Pratter noted that the best evidence for the link came from the second deposition of Maureen Rush, the vice president of the Division of Public Safety and the superintendent of Penn Police, when she admitted that she began the department's investigation into Lewis. 

"Here's the deal. He had facial hair that I observed, which started off this whole disciplinary process, right," Rush said during a deposition on Sept. 12. 

In August 2015, Lewis requested a medical waiver to the requirement. Lewis' lawyer, Timothy Creech, told The Daily Pennsylvanian in 2015 that at the time, his record had been exemplary.

Officers who request to sport a beard for medical reasons must present an updated certificate every 60 days for authorization and, if approved, must keep their facial hair trimmed to a quarter-inch in length. 

"He complied with the requirements of the school and that just wasn't good enough for them," Creech said in a recent interview with The Daily Pennsylvanian. 

"I was well-respected; everyone in the community knew me; I had numerous awards; I was a training officer and elevated amongst my peers," Lewis said.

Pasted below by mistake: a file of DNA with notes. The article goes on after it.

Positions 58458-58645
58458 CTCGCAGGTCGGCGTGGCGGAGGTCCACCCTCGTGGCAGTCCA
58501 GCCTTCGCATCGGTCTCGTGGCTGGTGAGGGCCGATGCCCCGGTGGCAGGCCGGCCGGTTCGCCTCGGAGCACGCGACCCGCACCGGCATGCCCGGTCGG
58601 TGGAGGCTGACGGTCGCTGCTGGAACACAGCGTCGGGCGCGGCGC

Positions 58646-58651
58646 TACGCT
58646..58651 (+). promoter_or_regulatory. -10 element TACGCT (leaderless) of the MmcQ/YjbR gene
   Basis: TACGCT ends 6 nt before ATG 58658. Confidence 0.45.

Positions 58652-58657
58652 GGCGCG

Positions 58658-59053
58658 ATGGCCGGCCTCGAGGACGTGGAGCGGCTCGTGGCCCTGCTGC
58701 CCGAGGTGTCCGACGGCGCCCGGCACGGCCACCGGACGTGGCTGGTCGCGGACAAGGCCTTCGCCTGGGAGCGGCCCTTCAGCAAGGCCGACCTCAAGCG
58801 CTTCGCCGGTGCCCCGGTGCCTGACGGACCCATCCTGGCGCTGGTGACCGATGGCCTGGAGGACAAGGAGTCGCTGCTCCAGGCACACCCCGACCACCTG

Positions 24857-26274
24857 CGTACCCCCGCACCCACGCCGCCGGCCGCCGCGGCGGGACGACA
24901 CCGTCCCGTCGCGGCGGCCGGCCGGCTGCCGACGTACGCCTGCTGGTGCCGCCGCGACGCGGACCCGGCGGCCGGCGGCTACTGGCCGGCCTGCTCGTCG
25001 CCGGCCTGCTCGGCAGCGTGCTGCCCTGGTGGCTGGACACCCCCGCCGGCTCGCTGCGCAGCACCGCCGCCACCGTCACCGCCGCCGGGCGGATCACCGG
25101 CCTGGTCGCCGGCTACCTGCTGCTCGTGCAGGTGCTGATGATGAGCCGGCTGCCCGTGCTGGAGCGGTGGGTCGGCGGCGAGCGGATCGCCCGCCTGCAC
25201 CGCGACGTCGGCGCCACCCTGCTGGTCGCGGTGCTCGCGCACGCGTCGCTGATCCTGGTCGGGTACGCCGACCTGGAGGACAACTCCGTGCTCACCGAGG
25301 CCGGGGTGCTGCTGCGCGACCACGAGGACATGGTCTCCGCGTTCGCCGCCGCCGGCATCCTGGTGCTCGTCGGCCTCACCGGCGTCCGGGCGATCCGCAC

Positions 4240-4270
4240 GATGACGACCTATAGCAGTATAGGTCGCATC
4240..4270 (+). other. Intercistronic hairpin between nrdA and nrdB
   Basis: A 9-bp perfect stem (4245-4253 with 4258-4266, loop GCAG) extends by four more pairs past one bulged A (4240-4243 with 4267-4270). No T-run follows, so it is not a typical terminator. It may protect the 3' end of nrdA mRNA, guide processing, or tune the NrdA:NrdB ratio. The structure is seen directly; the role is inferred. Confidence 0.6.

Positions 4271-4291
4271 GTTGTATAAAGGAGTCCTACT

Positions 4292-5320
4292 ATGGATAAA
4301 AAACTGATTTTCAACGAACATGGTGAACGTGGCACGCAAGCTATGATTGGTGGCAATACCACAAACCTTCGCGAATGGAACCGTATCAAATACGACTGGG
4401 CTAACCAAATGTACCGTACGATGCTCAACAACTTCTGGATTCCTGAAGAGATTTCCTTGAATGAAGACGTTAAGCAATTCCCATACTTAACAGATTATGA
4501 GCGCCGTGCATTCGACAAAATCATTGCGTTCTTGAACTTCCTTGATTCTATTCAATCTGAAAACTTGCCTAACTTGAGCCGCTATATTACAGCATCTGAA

This new legal decision comes after two years of legal struggles.

Credit: Christine Lam

Lewis alleged that in early January 2016, his senior officers began to pressure him to shave and that his supervisors began to check his beard on a daily basis. 

"[The harassment] was mainly from the supervisors and the chain of command under Rush's control; she kind of coordinated that with them," Lewis said. "But some them also got some of other officer's involved, you know, and started making jokes like calling me Taliban and things like that."

The Division of Public Safety said they could not comment on ongoing litigation. 

At the time, according to court documents, Lewis was the only officer with an approved waiver. However, two other officers had requested it in the past.